Romesh Sharma after his arrest in New Delhi.-V.S. RAMANATHAN

SUBBA's experience was similar to that of H. Suresh Rao. Sharma had hired a two-seater helicopter to campaign against Mulayam Singh Yadav and Kanshi Ram in his home constituency of Phulpur in the 1996 elections, an extravagant investment to publicise his election symbol, 'aeroplane'. True to form, Sharma allegedly omitted to return the helicopter to the leasing company, Pushpak Aviation. When repeated requests for the return of the helicopter went unanswered, the company's commercial director, Suresh Rao, arrived at Sharma's Mayfair Gardens residence. However, he, along with his friend Rakesh Gupta, were allegedly taken to Sharma's office at 16 Mahadev Road in Central Delhi. Even as the helicopter was dismantled and taken to Sharma's farmhouse on the outskirts of Delhi, Suresh Rao is alleged to have been made to sign documents relating to the sale of the helicopter.

The Delhi Police finally acted. Sharma's problems were compounded by the presence of Amod Kant, an officer with a reputation for personal probity, who was recently posted as Joint Commissioner of Police for south Delhi. Kant issued orders to rescue Suresh Rao and raid Sharma's farmhouses. During the raids at the farmhouses and the Mayfair Gardens homes, police officials found 15 cars, including three Mercedes Benz models, shares worth Rs. 1 crore, gold and silver valued at Rs. 50 lakhs and skins of various animals, including those of protected species such as the tiger and the leopard. The weapon that was allegedly used to threaten Suresh Rao, a prohibited bore .32 Smith and Wesson, was also seized. Documents regarding dozens of property transactions in Mumbai and Delhi were recovered. According to the police, Sharma's modus operandi was as follows: he would rent a property, refuse to vacate it, and then use threats to secure a sale at bargain-basement prices.

HOWEVER, the question of what Sharma was doing in the Mahadev Road house is considerably more interesting than the list of seizures. The house was allotted to Shiv Sharan Singh, the MP from Vaishali, Bihar, in 1991. He failed to vacate the house even after he ceased to be an MP, and retained it as the headquarters of N.D. Tiwari's breakaway faction of the Congress(I). While most members of the All India Indira Congress (Secular) - as the breakaway faction was registered with the Election Commission - returned to the Congress(I), political heavyweights such as Sis Ram Ola stayed on. On the morning of October 20, Shiv Sharan Singh's secretary despatched a letter to the E.C. The letter stated that Sharma was now the president of the organisation and requested that the AIIC(S) be allowed to function from 16 Mahadev Road until the Assembly elections to three States and Delhi were over.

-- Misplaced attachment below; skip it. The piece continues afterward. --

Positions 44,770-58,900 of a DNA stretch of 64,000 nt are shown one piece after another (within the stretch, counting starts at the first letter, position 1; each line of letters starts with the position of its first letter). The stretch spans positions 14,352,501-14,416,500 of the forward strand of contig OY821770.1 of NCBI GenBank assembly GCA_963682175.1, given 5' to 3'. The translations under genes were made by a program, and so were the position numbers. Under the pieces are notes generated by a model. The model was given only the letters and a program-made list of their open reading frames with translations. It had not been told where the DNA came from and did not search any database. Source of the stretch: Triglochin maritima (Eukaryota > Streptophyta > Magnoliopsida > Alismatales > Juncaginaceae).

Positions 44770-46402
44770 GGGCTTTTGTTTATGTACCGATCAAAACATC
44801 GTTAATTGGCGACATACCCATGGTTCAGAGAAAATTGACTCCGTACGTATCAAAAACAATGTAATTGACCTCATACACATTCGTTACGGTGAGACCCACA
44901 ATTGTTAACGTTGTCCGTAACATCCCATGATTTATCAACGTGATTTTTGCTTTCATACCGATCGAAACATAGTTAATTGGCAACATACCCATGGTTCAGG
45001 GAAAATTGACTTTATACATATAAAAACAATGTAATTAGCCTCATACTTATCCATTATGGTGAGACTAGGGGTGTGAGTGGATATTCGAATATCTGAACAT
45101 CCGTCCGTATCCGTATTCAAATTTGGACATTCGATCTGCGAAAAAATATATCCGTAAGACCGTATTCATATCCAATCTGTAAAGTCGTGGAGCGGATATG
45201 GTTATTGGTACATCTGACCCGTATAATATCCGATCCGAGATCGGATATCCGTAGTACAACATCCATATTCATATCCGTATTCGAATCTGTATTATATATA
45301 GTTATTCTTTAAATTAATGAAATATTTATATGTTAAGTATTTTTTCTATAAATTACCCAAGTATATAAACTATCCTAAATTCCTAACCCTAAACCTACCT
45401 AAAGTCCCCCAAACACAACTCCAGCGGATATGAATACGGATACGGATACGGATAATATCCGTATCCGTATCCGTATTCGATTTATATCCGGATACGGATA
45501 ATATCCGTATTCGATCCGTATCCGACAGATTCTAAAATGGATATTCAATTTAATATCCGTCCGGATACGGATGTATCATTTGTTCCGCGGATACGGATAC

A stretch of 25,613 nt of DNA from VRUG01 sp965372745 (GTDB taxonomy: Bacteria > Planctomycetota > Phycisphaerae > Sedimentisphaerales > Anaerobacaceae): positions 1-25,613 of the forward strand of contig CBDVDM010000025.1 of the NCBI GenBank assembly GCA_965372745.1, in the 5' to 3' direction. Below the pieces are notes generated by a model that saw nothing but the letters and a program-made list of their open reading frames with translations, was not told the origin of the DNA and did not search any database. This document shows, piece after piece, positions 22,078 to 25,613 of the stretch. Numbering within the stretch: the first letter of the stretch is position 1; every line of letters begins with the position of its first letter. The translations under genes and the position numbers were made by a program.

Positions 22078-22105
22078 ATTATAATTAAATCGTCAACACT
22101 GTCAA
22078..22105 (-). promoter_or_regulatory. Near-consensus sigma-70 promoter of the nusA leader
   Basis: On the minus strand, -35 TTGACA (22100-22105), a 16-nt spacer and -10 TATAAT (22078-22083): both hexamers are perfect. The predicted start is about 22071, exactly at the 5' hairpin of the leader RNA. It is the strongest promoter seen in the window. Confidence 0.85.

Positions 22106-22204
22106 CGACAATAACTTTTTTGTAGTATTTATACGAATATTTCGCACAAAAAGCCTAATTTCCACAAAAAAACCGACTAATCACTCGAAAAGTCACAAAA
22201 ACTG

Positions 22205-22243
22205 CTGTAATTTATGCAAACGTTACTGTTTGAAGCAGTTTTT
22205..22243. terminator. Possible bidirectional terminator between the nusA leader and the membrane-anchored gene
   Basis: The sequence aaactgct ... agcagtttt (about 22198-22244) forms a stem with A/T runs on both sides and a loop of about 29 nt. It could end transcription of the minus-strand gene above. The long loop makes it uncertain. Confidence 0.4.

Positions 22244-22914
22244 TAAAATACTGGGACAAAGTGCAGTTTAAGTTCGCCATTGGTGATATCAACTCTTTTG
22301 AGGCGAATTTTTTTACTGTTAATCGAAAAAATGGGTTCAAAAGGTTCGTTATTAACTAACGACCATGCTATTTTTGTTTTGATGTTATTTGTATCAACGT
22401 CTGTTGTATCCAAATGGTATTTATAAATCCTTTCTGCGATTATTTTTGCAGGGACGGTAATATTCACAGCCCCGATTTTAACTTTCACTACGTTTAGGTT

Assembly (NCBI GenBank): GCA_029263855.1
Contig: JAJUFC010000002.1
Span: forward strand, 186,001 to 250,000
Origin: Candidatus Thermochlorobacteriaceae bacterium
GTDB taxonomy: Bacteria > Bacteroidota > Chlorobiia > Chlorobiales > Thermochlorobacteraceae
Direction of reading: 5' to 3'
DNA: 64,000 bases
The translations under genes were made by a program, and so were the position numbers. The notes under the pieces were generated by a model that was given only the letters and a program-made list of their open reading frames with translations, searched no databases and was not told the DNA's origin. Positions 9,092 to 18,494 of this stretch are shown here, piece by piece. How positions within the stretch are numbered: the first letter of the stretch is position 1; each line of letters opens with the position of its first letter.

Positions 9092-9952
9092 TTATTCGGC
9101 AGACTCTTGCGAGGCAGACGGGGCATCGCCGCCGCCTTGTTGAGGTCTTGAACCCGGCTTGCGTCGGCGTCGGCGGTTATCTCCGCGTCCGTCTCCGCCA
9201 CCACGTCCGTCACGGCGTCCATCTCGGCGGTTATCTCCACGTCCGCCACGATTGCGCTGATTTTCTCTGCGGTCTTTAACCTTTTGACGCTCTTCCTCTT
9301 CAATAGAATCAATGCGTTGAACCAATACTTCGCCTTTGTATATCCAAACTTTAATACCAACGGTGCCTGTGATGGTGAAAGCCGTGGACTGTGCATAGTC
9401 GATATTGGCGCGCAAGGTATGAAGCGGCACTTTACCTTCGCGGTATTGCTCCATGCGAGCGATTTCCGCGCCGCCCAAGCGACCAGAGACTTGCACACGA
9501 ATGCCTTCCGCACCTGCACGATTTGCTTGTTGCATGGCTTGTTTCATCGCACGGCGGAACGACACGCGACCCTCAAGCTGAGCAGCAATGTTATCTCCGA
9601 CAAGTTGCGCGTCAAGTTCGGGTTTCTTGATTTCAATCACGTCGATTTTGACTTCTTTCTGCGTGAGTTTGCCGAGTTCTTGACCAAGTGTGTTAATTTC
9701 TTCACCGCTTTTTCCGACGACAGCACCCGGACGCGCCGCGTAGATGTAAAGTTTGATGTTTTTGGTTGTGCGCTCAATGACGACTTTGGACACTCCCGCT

Had Amod Kant's raids not disrupted the plans, the E.C. may just have accepted the letter. However, in the light of the raids, the E.C., in a strongly worded communique issued on October 31, noted that the circumstances surrounding the letter suggested serious improprieties. Political sources alleged that the rights to the AIIC(S) election symbol and party apparatus had in fact been transferred to Sharma for a consideration. Sharma had reportedly bragged to several associates before his arrest that the Congress(I) vote would be split down the line now that he had taken control of the AIIC(S). A Delhi lawyer and a woman politician from Haryana, who joined the BJP recently, allegedly negotiated the deal with Sharma. Although there is no tangible evidence regarding these claims, Sushma Swaraj's decision to transfer Gupta is seen as a development that may well have had links to this political dimension.

INTERESTINGLY, Sharma's past is as opaque as his political career. During his interrogation by the Crime Branch, Sharma said that in the late 1970s he worked for a textile concern in Mumbai. Later he shifted to an air-conditioning concern, where, he claimed, he found favour with an industrialist who set up an air-conditioning business. Sharma claimed that the industrialist put up the capital in return for 75 per cent of the profits. The business, Sharma said, was soon providing him with an income of up to Rs. 30,000 a month. He said that he invested this money in real estate.

In 1981, Sharma purchased a large plot of land adjoining the Sun and Sand Hotel on Mumbai's expensive Juhu beach area, where he built a house. He continued to divert his profits into the real estate business. Sharma told the police that the Juhu beach property brought him in contact with Dawood Ibrahim and his brother Anees. Sharma alleged that Dawood had wanted to use the property as a landing pad for smuggled goods, and that the property was burnt down when he refused to accede to the demand. Sharma claimed that he had been granted security cover following the intervention of former Prime Minister Rajiv Gandhi and former Maharashtra Chief Minister Sharad Pawar subsequent to this incident. He said that he later left for Delhi since he feared for his life. In Delhi, he is reported to have joined a group of people with links to Rajiv Gandhi.